We often treat individuals’ political views, as evidenced by how we have political discussions, as the result of a rational, side-by-side comparison of political party ‘x’ and political party ‘y’. But increasingly, culminating in a new study in the journal Behavioral and Brain Sciences, researchers find that “liberals and conservatives disagree about politics in part because they are different people at the level of personality, psychology, and even traits like physiology and genetics.” A basic personality difference is illustrative: conservatives tend to have a “negativity bias,” meaning they are more attuned to the threatening stimuli in their environment.
What’s the Big Idea?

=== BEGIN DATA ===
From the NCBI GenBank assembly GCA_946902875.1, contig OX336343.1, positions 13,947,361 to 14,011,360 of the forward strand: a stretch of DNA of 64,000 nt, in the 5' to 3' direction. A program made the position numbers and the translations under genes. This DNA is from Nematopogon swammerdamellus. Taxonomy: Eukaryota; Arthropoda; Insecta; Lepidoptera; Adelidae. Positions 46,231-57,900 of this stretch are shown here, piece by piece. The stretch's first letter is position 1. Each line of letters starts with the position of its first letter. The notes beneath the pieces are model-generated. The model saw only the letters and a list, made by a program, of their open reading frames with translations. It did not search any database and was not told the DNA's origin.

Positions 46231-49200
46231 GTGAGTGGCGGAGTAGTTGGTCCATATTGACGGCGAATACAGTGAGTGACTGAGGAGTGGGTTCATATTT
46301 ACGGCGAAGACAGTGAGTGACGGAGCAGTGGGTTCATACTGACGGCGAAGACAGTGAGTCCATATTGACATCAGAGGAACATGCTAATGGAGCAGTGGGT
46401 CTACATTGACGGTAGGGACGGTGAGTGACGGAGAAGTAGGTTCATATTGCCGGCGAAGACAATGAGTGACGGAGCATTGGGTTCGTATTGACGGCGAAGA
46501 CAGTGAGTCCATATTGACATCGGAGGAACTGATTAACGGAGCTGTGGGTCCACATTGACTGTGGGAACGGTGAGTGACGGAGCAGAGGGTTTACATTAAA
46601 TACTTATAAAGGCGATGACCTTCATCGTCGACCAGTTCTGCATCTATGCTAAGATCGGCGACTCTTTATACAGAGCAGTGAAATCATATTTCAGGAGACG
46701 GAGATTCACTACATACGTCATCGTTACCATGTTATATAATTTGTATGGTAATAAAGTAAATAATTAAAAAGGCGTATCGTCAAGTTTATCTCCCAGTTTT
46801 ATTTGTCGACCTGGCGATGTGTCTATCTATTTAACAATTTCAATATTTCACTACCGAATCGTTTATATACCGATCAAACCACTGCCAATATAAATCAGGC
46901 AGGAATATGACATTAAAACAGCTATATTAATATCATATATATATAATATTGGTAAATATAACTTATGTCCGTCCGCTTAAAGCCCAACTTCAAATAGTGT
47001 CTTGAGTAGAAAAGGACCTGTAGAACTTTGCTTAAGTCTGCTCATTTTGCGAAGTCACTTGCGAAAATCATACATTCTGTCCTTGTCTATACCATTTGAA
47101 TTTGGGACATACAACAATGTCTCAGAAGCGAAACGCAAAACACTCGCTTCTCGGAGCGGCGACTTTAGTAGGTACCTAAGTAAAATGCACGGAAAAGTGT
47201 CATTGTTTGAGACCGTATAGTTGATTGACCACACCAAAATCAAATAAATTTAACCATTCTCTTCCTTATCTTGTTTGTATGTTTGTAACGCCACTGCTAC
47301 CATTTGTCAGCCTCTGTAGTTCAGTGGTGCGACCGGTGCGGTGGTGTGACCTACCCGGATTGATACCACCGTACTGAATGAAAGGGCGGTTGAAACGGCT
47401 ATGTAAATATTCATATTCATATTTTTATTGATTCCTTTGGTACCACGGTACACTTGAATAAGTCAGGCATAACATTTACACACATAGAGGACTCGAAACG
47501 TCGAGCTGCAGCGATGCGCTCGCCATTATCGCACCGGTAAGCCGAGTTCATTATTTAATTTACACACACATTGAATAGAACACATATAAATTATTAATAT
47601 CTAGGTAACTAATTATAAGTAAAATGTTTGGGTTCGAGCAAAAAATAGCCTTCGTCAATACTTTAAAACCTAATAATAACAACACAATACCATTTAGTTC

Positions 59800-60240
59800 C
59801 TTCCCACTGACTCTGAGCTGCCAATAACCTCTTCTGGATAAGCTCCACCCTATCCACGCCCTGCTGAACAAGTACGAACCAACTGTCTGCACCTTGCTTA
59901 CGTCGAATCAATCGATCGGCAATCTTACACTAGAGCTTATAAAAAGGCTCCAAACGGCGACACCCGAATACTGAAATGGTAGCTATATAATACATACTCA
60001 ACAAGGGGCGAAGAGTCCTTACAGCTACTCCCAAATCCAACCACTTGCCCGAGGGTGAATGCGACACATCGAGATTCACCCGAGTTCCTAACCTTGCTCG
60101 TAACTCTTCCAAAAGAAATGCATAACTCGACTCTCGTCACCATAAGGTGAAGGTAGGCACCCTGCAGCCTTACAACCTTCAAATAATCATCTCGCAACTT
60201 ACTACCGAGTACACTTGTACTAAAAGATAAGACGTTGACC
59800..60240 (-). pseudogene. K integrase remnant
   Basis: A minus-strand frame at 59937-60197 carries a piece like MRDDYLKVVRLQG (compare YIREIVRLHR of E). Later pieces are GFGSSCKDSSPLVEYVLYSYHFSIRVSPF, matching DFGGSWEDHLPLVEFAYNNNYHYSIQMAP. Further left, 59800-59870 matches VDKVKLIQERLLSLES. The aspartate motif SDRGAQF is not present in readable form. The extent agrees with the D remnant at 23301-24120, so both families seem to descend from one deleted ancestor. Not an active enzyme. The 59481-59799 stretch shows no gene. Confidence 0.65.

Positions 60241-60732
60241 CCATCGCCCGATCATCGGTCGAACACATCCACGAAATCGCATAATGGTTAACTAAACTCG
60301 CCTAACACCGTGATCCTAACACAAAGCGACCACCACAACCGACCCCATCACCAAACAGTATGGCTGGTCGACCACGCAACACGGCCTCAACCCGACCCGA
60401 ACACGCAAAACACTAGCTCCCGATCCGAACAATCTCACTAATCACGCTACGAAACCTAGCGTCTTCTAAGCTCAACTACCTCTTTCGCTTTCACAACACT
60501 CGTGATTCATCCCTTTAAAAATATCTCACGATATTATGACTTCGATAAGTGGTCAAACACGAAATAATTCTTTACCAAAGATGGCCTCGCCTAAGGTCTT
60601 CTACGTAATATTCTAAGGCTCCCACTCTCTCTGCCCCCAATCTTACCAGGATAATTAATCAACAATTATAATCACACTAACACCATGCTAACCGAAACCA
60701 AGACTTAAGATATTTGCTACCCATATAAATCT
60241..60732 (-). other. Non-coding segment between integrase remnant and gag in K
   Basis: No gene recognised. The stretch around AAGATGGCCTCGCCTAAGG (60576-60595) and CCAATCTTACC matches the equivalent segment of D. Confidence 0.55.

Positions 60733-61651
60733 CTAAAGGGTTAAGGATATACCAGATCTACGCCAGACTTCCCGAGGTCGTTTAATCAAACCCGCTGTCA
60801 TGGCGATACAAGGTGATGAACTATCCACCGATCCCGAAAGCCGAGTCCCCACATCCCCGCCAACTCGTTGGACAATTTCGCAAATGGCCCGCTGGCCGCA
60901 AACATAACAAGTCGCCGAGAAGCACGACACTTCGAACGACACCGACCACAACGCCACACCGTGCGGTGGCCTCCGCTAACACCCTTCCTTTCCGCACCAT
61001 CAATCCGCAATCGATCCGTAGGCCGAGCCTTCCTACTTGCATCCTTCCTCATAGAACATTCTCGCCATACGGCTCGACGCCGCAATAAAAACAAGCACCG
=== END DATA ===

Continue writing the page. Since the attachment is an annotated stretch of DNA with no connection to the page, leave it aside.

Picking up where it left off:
A strong negativity bias may roots in our evolutionary past, say researchers, when existential threats were more prevalent in our everyday environment. However, constantly responding to threats against one’s well-being often results in a more contended lifestyle. Matt Motyl of the University of Virginia and Ravi Iyer of the University of Southern California note that “successfully monitoring and attending negative features of the environment, as conservatives tend to do, may be just the sort of tractable task…that is more likely to lead to a fulfilling and happy life than is a constant search for new experience after new experience.”